blems faced by the Palestinian population in Israel is the fact that they are prevented from visiting many Arab countries, and particularly Syria and Lebanon. The pretext for this prohibition is that these countries are perceived by the state, and by the Jewish majority, as “enemy countries.” Accordingly, the authorities are unable to appreciate that for the Palestinian population these contacts are natural and vital, just as contacts with the Jewish Diaspora are natural and vital for the Jewish majority. However, while the Jewish population enjoys complete freedom in maintaining its contacts with those in other countries, the Palestinian population is prevented from doing so.
The Jewish state is also unable to accept the obvious truth that, for the Palestinian population, contacts with the residents of Arab countries are not perceived as contacts with enemy countries, but as the continuation and strengthening of its bond with the Arab world, to which it belongs in social, national, and religious terms.
In the present article we focus on the situation faced by the Druze citizens of the State of Israel. For over 50 years, Druze citizens have been unable to visit their holy places and relatives in Syria, due mainly to Israel’s refusal. In their frustration, Druze citizens began to undertake such visits without securing the necessary authorizations from the Israeli authorities. As a result they have been subjected to irritating and unnecessary questioning and interrogation. Sheikh Abu Hasin Kamal Zeidan from Daliyat al-Carmel, one of the sheikhs who participated in the visits, describes this situation in the following terms: “This is an intolerable situation that leads us to feel that we may have to think again about our attitude toward the state we live in.”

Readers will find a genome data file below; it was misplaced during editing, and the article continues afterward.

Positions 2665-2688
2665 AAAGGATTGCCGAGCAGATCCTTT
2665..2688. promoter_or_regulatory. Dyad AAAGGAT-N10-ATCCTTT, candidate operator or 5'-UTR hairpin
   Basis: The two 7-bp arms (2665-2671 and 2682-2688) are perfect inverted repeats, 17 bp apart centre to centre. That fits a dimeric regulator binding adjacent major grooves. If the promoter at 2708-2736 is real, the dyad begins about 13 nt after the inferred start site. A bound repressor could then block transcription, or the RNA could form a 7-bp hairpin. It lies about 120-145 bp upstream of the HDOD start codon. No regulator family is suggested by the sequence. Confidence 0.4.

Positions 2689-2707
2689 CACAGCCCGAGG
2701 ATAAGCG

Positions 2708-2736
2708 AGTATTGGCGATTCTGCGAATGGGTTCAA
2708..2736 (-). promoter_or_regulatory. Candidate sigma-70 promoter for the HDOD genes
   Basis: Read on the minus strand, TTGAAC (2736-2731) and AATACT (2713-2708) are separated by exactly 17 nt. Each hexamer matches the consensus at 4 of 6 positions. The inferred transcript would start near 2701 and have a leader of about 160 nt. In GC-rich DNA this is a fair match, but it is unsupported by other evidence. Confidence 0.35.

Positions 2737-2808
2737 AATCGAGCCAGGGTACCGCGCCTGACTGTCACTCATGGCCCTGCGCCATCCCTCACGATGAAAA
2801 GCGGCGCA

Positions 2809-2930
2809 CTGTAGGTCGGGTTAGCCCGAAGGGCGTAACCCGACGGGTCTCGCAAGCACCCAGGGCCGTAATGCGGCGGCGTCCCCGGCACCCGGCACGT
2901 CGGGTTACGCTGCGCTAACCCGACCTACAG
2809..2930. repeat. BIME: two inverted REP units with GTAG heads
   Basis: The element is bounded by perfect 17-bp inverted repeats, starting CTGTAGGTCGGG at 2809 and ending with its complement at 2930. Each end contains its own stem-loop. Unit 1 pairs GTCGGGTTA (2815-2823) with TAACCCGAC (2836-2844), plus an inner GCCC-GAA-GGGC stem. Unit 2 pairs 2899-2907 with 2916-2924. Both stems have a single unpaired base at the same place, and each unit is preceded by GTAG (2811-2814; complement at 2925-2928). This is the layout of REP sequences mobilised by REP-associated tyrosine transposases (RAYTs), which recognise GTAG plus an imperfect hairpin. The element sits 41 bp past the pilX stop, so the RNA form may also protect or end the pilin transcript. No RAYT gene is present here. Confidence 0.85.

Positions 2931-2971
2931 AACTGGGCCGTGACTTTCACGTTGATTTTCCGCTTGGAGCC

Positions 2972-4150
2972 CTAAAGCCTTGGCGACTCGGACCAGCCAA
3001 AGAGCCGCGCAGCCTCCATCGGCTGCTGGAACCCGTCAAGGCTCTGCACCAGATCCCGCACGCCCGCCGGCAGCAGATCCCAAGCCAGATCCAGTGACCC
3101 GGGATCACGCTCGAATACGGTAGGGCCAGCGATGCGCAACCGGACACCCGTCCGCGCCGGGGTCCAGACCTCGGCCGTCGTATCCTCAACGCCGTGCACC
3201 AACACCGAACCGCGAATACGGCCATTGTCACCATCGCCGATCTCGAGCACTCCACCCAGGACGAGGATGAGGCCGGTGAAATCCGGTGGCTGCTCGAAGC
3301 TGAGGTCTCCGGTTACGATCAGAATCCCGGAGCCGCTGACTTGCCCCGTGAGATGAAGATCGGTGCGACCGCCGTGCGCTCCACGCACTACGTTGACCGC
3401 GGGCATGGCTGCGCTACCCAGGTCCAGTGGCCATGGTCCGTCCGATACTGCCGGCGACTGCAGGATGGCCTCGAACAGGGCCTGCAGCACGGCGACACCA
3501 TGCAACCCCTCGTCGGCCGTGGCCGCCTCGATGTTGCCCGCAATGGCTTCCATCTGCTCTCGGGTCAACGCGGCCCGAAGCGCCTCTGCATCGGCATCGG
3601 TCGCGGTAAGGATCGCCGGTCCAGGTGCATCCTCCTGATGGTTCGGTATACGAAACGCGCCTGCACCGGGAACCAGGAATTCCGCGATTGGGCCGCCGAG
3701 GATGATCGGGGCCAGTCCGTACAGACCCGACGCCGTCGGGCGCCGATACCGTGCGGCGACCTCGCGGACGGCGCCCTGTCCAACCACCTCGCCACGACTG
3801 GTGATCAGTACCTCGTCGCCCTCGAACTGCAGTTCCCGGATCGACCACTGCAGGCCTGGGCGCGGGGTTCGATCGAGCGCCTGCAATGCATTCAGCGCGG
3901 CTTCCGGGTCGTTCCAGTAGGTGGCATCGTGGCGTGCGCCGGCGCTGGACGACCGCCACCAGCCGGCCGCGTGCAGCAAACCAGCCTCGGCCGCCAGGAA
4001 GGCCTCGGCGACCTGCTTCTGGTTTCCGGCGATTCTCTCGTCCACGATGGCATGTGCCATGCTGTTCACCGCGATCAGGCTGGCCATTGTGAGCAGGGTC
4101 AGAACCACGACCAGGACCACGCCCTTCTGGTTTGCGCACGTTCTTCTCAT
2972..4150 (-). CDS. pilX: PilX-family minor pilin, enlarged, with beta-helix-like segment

To appreciate the situation faced by the Druze citizens, imagine that you were a devout Christian but were not permitted to visit the Church of the Resurrection; or a believing Jew prevented from visiting the Western Wall; or a pious Muslim but prevented from performing the commandment of the Hajj (the pilgrimage to Mecca). Although the place you consider most sacred is only four hours away, you have been unable to visit it for 50 years. Imagine the sense of frustration you would feel if you were forced to face such a reality.